You’ll have to make an account

Listen, I’m just as wary as the next guy about making an account for every website I visit, but there’s no real way around this one. You’re gonna pay them and send them your valuable cards. This is one of those services where you can’t get around making an account.

You gotta figure out exactly what you want

Once you start a submission, PSA is going to ask a decent number of questions. What size is your card? Is this the first time a card has been graded or is it getting regraded? Are they grading an autograph too? (Autographs, which are a separate category than the condition of the card, almost always come back as a 10 unless they’re smudged or something.)

What’s the maximum value of each card that’s getting graded? Now, find the exact card in the database. (Don’t worry, it’s not too daunting.) Figure out if you want PSA to not grade it if it doesn’t hit a certain score.

Grading just got considerably more expensive

I didn’t personally experience this, but it seems worth pointing out. Because PSA is so jammed up with submissions, they’ve temporarily done away with their economy tier rate of $20 per card that’s valued at $500 or less. Instead, the cheapest option is to pay $50 per card that’s valued at $1000 or less. That’s going to discourage a lot of people from submitting cards that they’re on the fence about.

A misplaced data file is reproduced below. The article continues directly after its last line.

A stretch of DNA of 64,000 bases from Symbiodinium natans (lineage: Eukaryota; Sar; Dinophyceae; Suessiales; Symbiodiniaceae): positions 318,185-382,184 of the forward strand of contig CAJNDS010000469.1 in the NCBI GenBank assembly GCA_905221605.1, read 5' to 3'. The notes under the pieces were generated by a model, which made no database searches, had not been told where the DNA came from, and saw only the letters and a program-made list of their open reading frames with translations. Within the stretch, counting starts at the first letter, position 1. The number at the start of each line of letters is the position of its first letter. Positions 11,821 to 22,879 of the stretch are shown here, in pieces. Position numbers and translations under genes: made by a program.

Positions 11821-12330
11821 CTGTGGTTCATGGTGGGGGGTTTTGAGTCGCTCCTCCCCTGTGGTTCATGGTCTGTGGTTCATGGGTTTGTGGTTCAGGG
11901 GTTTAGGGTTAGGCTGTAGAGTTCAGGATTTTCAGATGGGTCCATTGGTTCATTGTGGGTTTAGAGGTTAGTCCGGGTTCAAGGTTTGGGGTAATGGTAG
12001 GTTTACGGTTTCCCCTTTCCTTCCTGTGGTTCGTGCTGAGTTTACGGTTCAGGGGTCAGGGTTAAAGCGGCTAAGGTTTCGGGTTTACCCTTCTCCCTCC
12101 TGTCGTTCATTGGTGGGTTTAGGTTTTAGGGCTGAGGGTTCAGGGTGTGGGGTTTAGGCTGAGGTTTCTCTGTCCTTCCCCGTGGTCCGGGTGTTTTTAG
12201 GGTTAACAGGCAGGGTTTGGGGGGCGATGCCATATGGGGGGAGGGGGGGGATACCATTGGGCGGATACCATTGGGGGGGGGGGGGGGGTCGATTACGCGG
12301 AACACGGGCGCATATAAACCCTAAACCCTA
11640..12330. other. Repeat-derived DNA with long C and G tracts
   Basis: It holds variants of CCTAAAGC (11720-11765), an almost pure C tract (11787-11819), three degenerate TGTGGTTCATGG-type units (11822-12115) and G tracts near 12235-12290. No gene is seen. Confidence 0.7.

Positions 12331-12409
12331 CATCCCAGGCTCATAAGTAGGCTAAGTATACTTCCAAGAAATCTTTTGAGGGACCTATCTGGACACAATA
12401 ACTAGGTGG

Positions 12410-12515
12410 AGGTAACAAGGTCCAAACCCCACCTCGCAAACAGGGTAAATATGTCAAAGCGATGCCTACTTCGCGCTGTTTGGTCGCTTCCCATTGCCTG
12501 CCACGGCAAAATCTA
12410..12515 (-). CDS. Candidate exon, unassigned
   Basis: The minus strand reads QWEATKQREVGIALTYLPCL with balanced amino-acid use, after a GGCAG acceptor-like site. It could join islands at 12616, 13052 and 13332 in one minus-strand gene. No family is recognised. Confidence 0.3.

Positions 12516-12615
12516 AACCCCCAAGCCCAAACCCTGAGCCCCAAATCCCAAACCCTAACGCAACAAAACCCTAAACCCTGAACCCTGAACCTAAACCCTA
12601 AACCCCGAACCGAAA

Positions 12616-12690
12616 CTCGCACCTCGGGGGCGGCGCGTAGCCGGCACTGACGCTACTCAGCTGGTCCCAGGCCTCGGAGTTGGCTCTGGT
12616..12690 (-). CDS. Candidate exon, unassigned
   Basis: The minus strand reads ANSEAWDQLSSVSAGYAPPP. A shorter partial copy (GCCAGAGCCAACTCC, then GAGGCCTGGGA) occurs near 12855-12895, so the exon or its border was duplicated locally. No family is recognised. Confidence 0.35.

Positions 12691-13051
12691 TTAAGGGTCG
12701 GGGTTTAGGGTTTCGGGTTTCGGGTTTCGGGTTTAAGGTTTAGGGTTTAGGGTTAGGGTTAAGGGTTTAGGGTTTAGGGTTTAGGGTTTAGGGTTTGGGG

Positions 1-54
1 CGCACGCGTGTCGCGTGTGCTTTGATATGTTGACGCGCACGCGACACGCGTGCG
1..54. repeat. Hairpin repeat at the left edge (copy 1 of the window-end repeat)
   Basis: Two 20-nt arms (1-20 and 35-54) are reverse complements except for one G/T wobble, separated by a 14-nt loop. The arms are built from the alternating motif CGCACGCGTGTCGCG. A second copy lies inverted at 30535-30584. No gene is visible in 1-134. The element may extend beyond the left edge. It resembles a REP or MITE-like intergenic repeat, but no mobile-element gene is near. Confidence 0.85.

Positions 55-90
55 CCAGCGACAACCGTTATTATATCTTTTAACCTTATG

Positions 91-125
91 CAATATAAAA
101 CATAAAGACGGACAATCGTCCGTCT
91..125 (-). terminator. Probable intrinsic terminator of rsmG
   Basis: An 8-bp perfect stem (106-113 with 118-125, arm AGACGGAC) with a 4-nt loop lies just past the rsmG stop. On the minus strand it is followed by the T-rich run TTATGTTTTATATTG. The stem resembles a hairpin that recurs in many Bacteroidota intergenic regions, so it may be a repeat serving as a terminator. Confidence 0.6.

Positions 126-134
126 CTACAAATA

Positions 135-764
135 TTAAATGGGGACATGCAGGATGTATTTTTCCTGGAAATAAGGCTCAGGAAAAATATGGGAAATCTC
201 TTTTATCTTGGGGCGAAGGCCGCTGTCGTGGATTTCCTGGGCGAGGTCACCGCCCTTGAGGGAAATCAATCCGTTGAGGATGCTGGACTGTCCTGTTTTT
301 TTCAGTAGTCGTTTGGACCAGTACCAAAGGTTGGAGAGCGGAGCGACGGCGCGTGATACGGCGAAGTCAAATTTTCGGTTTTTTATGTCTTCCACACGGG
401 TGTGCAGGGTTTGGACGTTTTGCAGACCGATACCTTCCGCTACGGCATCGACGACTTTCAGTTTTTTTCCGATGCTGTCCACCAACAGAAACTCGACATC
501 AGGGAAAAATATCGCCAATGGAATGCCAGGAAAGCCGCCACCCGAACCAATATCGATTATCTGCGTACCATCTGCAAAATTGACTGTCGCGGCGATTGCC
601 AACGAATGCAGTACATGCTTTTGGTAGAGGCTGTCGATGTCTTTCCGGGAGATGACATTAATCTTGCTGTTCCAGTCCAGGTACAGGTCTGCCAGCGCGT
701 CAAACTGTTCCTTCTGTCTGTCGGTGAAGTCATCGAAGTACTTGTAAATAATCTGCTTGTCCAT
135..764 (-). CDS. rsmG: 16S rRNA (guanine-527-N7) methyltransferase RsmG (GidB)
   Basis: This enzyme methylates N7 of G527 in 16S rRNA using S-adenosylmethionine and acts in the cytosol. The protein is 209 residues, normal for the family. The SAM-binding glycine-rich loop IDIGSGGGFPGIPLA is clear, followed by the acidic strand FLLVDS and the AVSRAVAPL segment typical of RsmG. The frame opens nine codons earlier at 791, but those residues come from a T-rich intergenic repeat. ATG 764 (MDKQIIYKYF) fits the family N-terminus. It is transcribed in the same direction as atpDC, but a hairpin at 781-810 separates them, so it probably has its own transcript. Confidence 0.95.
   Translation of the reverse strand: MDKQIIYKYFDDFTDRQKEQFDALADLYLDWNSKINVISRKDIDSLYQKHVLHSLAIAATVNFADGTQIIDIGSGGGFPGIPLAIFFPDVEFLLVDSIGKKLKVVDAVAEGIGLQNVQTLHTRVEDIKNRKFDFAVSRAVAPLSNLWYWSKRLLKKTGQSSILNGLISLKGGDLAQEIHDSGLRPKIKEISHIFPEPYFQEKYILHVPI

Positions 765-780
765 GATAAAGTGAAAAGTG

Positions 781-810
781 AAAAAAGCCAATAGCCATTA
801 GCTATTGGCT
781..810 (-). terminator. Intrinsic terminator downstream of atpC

So, it’ll cost $50 per card (or more), plus $14 for insured shipping to have them all sent back. If you’re sending in 20 or more cards, you can hit the PSA Value Service where each card is graded for $15. That order will cost a minimum of $300 though. Your credit card won’t be charged until PSA processes it (which will probably be months later).

You need a printer

This is where I was stumped. My all-digital millennial self definitely does not have a printer. But, PSA needs you to send two copies of an order sheet with your cards. I had to hit up a friend and ask him to print a couple PDFs for me. Go to your local library if your friends, like me, refuse to buy a printer.